As well as creating e-books and mini guides, Rebekah has put together her first book Note To Self: The Secrets of Calm. Filled with colourful illustrations that break down complex information in a really simple and accessible way, Note To Self starts with basic concepts and then gets more detailed. This was designed, Rebekah says, to mirror the flow of therapy. “When you work with something like trauma, in a therapy context, you wouldn’t ever go straight to the traumas. You would start with ‘let’s get really safe, let’s build a relationship, let’s work on grounding and breathing and you being able to centre yourself and then, once you’re able to do all of those things, you can go deeper. I wanted it to be that whatever page you opened, you would find something that would help you.”
It’s really important that for people who are living with diagnosis of anxiety or depression, that they understand that it won’t define the rest of their life, Rebekah says. “There are lot of times when a label or diagnosis can be really helpful, when a person feels relief: ‘that’s what this is, I know how to manage this now, it’s given me some framework, here are my options.’ But when you grab onto a label and see it as your new identity, see it as a flaw and a weakness, that’s not helpful. A diagnosis is not a prediction for your future… it doesn’t have to be in the driver’s seat, it doesn’t have to make the decisions in your life.”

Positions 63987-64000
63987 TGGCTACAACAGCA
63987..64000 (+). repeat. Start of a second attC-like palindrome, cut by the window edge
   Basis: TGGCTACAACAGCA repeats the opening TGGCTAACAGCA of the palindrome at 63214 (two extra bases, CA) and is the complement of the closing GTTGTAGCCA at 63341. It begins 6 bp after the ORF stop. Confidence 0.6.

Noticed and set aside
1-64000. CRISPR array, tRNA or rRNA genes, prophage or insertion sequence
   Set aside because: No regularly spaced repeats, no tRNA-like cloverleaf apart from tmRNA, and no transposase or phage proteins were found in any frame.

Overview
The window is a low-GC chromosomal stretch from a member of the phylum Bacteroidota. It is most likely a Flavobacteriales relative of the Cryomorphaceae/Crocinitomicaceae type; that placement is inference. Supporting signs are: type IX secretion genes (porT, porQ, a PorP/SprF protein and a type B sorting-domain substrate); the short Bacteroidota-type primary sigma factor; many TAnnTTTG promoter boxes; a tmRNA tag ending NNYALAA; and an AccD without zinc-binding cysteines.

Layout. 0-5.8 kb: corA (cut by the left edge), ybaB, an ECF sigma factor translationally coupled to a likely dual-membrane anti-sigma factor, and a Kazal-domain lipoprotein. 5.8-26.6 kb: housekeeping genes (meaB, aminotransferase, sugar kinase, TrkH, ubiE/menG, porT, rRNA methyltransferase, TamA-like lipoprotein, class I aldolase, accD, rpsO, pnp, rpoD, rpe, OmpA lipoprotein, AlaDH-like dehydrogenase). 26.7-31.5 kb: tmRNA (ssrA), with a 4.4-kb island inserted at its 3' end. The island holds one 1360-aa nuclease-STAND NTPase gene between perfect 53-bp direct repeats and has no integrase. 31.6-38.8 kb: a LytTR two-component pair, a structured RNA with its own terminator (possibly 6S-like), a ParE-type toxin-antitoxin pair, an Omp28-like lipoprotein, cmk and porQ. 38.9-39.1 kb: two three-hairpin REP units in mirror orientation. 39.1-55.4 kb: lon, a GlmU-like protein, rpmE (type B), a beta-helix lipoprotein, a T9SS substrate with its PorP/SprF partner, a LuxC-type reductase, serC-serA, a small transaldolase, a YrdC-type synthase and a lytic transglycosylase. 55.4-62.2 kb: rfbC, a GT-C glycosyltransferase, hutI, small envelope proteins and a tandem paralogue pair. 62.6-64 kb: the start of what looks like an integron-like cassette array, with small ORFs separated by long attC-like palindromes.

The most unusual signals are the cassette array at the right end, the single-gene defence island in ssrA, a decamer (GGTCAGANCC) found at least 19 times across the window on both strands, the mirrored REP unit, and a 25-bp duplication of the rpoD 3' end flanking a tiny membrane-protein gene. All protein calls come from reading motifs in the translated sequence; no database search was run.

In order to keep in touch with your own mental health, Rebekah suggests doing little check-ins with yourself throughout the day. “We’re so busy rushing around that we don’t stop very often and see how we are. So taking little moments to stop, check in and ground yourself is key, because they you can inform yourself how to then act, going forward, in a way that’s best for your mental health.”
When Rebekah first heard of the terms ‘grounding’ and ‘mindfulness,’ she admits she was a bit eyeroll-y about them. “I thought they were an airy concept,” she says. But then she decided to challenge that assumption and do a course in mindfulness. “it changes everything… it’s so easy to steam roll through your life; you might have an awareness, somewhere, that something is off, but until you stop, pause and check-in, you don’t really know what is going on. Sometimes I’ll stop and go ‘I’m not breathing properly, or my jaw is super tight, or I’m having this type of thought on repeat.’ If you leave it unchecked, after a few weeks you can tip over the edge and then you’re in a really yucky place. Whereas if you do those check-ins and mindfulness early, you have that ability to make an informed decision.”
Running a business on social media is a double-edged sword – amazing for creating a community, but the platforms can also come with some mental health effects as well. Rebekah suggests an ‘insta-cleanse’ – which is a really good tool, particularly as we move towards the summer holidays and the new year. “You go through who you’re following on your insta feed and any image or account that comes up, which makes you feel that sense of comparison or less than, or makes you question yourself in anyway, you just stop following that account. That way, you can become more intentional about what you’re seeing.”